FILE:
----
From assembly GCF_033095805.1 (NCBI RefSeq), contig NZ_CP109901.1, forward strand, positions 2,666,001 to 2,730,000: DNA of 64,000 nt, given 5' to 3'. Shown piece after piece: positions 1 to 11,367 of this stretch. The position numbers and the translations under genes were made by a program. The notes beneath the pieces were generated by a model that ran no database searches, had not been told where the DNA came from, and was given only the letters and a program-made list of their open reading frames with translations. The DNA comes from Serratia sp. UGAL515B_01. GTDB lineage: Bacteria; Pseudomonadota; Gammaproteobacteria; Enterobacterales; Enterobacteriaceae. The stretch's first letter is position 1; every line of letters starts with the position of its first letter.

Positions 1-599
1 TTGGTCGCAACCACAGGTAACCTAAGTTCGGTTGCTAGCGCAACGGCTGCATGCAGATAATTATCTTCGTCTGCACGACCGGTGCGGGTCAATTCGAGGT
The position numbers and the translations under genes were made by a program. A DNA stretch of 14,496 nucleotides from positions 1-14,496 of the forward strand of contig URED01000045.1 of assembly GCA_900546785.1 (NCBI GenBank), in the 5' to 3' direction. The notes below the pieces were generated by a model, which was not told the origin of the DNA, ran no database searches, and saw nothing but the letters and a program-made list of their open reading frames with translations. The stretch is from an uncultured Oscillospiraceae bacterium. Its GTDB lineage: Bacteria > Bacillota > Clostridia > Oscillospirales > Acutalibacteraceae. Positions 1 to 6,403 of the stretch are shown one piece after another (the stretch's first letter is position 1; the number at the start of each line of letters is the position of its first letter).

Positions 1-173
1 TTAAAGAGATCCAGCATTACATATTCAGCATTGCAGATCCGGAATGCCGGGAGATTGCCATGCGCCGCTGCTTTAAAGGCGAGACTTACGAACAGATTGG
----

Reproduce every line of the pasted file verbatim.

From assembly GCF_033095805.1 (NCBI RefSeq), contig NZ_CP109901.1, forward strand, positions 2,666,001 to 2,730,000: DNA of 64,000 nt, given 5' to 3'. Shown piece after piece: positions 1 to 11,367 of this stretch. The position numbers and the translations under genes were made by a program. The notes beneath the pieces were generated by a model that ran no database searches, had not been told where the DNA came from, and was given only the letters and a program-made list of their open reading frames with translations. The DNA comes from Serratia sp. UGAL515B_01. GTDB lineage: Bacteria; Pseudomonadota; Gammaproteobacteria; Enterobacterales; Enterobacteriaceae. The stretch's first letter is position 1; every line of letters starts with the position of its first letter.

Positions 1-599
1 TTGGTCGCAACCACAGGTAACCTAAGTTCGGTTGCTAGCGCAACGGCTGCATGCAGATAATTATCTTCGTCTGCACGACCGGTGCGGGTCAATTCGAGGT
The position numbers and the translations under genes were made by a program. A DNA stretch of 14,496 nucleotides from positions 1-14,496 of the forward strand of contig URED01000045.1 of assembly GCA_900546785.1 (NCBI GenBank), in the 5' to 3' direction. The notes below the pieces were generated by a model, which was not told the origin of the DNA, ran no database searches, and saw nothing but the letters and a program-made list of their open reading frames with translations. The stretch is from an uncultured Oscillospiraceae bacterium. Its GTDB lineage: Bacteria > Bacillota > Clostridia > Oscillospirales > Acutalibacteraceae. Positions 1 to 6,403 of the stretch are shown one piece after another (the stretch's first letter is position 1; the number at the start of each line of letters is the position of its first letter).

Positions 1-173
1 TTAAAGAGATCCAGCATTACATATTCAGCATTGCAGATCCGGAATGCCGGGAGATTGCCATGCGCCGCTGCTTTAAAGGCGAGACTTACGAACAGATTGG